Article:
I am delighted and honored to be invited to speak about how communications technology such as the Web can help us preserve our cultural heritage and enhance the world's access to it. We are, after all, witnessing the convergence of technologies that bring together text, still and moving images, and sound via networks, and that allow people around the globe to connect with each other in real time. History has presented few comparable opportunities for cultural institutions to shape their own destiny. At the current pace of change and opportunity, what might the future bring? What might a conference on Museums and the Web focus on, for example, in the year 2005? Here is one scenario.
By 2005 successful models for integrating our cultural heritage have emerged. These models have led to virtual exhibitions and classrooms, and to enormous virtual databases that unify information from databases around the globe. Think what such developments have meant for our cultural entitlements -- the cumulative evidence of our cultural heritage scattered around the world in museums, libraries, universities, and cultural centers. The images and text of these untold numbers of art objects, artifacts and literary works convey the passion and genius of their creators. When properly understood, they are signposts that help us understand ourselves and the global community in which we live.
In 2005, professors and students, curators and schoolchildren, you and I are able to search the online universe seamlessly as if the images and text about culture were available in one vast library of information. We can enter a query by artist's name, subject, or title of a work and retrieve images and related information no matter where the digital data reside -- in essence, our search erases the boundaries of time and place. Overcoming these barriers has enabled new and broader audiences to access cultural resources and construct their own stories for purposes of research, education, and enjoyment.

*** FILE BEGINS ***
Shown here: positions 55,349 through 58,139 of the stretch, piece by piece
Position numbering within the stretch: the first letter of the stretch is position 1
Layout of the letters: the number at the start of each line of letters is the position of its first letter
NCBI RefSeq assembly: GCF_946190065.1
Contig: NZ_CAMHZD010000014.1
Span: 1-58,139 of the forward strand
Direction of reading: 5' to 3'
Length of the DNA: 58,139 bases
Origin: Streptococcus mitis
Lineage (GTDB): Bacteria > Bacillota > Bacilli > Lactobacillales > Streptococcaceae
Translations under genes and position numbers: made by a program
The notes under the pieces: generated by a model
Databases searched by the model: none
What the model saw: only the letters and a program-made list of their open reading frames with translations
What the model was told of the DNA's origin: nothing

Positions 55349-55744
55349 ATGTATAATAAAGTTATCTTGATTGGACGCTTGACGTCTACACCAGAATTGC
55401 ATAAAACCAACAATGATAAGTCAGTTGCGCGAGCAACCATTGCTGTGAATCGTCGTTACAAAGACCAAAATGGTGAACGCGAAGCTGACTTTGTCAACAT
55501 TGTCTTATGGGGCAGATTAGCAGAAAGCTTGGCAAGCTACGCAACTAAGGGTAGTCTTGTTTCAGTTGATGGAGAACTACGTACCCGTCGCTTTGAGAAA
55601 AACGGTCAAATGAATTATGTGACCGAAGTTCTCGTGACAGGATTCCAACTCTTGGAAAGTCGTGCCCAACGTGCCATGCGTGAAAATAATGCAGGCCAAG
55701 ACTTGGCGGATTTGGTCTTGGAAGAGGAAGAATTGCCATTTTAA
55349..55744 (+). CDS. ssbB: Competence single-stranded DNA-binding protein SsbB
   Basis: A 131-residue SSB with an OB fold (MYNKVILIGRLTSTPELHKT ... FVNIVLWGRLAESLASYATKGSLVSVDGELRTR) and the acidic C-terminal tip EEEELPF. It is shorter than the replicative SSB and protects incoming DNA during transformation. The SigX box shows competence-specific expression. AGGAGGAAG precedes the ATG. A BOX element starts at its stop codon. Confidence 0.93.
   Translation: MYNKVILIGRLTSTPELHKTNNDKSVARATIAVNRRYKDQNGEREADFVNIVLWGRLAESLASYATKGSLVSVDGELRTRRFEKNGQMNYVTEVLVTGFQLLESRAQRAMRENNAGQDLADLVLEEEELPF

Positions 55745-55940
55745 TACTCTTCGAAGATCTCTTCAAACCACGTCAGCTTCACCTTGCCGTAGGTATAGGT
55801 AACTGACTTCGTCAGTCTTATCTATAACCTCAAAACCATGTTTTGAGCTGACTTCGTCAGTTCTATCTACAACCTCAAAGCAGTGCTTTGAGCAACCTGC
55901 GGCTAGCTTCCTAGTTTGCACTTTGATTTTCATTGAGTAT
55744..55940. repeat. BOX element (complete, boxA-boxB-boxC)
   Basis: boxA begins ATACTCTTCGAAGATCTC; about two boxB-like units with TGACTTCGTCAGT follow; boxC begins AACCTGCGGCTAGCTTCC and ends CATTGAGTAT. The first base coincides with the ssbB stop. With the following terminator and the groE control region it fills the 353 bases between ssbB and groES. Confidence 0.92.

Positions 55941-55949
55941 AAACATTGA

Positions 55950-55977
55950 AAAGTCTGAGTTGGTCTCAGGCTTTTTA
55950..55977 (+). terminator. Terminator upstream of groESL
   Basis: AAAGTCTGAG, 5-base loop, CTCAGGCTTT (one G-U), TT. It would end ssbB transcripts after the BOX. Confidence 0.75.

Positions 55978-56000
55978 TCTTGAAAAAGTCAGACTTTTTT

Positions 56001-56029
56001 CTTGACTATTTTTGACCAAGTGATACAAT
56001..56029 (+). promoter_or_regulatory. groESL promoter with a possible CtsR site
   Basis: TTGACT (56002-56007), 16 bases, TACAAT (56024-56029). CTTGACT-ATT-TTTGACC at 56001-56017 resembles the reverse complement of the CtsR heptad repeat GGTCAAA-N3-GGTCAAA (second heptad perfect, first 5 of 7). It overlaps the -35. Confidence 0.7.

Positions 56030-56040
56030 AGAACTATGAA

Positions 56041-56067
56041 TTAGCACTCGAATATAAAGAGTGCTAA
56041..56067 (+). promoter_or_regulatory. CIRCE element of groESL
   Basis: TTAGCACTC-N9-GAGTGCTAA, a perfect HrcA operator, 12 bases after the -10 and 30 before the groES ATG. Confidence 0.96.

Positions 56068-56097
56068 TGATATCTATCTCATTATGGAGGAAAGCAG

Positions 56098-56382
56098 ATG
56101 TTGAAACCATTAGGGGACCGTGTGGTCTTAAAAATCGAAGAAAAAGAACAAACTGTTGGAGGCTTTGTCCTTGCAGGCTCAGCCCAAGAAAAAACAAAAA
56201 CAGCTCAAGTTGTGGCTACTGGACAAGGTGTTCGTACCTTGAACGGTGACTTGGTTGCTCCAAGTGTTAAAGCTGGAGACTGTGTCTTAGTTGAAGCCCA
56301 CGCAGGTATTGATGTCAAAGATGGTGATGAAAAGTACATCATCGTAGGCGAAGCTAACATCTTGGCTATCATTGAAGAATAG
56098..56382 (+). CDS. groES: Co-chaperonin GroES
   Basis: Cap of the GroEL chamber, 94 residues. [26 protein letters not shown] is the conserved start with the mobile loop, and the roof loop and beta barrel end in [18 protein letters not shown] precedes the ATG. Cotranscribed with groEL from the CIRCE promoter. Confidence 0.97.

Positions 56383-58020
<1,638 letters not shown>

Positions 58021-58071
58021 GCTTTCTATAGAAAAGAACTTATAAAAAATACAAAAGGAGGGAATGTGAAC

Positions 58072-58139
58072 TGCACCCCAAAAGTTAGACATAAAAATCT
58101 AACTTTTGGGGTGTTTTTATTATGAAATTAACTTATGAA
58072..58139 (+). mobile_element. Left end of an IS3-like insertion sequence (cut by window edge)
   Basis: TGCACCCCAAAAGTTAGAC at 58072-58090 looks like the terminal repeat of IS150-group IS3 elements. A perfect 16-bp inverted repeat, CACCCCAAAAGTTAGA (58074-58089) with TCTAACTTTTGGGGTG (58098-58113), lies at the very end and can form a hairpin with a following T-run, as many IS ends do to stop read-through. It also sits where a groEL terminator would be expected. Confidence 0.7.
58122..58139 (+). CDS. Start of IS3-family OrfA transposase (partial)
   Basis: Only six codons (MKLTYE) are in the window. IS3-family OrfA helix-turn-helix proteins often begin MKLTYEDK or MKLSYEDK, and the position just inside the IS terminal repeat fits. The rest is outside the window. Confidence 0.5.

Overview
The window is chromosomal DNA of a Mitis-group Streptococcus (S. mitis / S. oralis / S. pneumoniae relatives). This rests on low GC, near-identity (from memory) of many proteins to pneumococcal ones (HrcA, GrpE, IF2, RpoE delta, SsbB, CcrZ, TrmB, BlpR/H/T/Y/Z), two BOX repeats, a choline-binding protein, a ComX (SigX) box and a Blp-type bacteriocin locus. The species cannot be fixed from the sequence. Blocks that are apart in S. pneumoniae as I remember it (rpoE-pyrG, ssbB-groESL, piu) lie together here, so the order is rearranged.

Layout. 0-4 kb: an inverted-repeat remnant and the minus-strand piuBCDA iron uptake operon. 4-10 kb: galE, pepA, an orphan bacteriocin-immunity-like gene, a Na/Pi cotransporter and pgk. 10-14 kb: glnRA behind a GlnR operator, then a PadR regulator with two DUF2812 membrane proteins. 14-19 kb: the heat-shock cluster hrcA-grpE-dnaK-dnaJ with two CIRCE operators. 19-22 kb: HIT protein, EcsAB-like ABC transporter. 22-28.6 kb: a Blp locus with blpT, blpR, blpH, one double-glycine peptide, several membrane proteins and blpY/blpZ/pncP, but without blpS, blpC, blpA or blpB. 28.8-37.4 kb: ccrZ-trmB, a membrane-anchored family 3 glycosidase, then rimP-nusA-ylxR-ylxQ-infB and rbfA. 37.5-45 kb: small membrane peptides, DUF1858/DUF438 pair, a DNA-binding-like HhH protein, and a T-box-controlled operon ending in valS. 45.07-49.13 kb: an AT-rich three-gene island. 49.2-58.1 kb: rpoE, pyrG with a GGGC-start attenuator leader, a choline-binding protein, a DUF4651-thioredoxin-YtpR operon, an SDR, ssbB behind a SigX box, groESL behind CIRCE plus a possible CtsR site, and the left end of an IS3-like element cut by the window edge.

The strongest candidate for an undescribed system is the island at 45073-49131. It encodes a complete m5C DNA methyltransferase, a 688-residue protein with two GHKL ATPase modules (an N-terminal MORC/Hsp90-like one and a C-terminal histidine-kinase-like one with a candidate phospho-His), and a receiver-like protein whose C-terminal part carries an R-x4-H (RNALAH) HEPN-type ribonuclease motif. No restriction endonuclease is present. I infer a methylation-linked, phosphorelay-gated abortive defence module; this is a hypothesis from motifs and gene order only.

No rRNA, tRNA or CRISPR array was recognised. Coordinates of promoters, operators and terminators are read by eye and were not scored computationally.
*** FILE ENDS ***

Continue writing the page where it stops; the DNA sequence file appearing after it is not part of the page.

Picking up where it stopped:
Think of the research implications, the experience of new discoveries, the enigmas that might be solved. For example, in 1997 there was still tremendous mystery surrounding the early inhabitants of Easter Island. If you have ever visited Easter Island, as I did some years ago by spending 10 days at sea, you would quickly recognize why it is considered one of the loneliest places in the world. The settlers of this isolated island set about one of the most remarkable engineering projects of ancient times. They did not build fortresses and castles, or dams and wharves. They made gigantic stone figures in man's likeness. They dragged these monoliths in great numbers across country and set them up erect on huge stone terraces all over the island. What was the meaning of these statues, and how did their creators manage this engineering feat? Who were these ancient people?
Our chief hope of understanding the early Easter Islanders is the deciphering of their unique hieroglyphic script, inscribed on wooden boards called "rongo-rongo tablets." Documentary evidence informed us that in 1864 there were hundreds of rongo-rongo tablets in existence, yet a mere four years later, when the Bishop of Tahiti set out to systematically collect and decipher the tablets, he could only recover five of them. As sailing ships traversing the South Pacific stopped at Easter Island over the centuries, these tablets were scattered to the four winds. By 1997, only twenty-one tablets had been traced to museums and private collections around the world. But how could you have even learned which museums had them, and whether any offered their Easter Island materials in digital form? Would you have known to search under "Rapa Nui," "Ile de Pƒque," and "Osterinsel," as well as "Easter Island"? And how would you easily locate evidence of similar cultures to help unravel the mystery of these ancient people?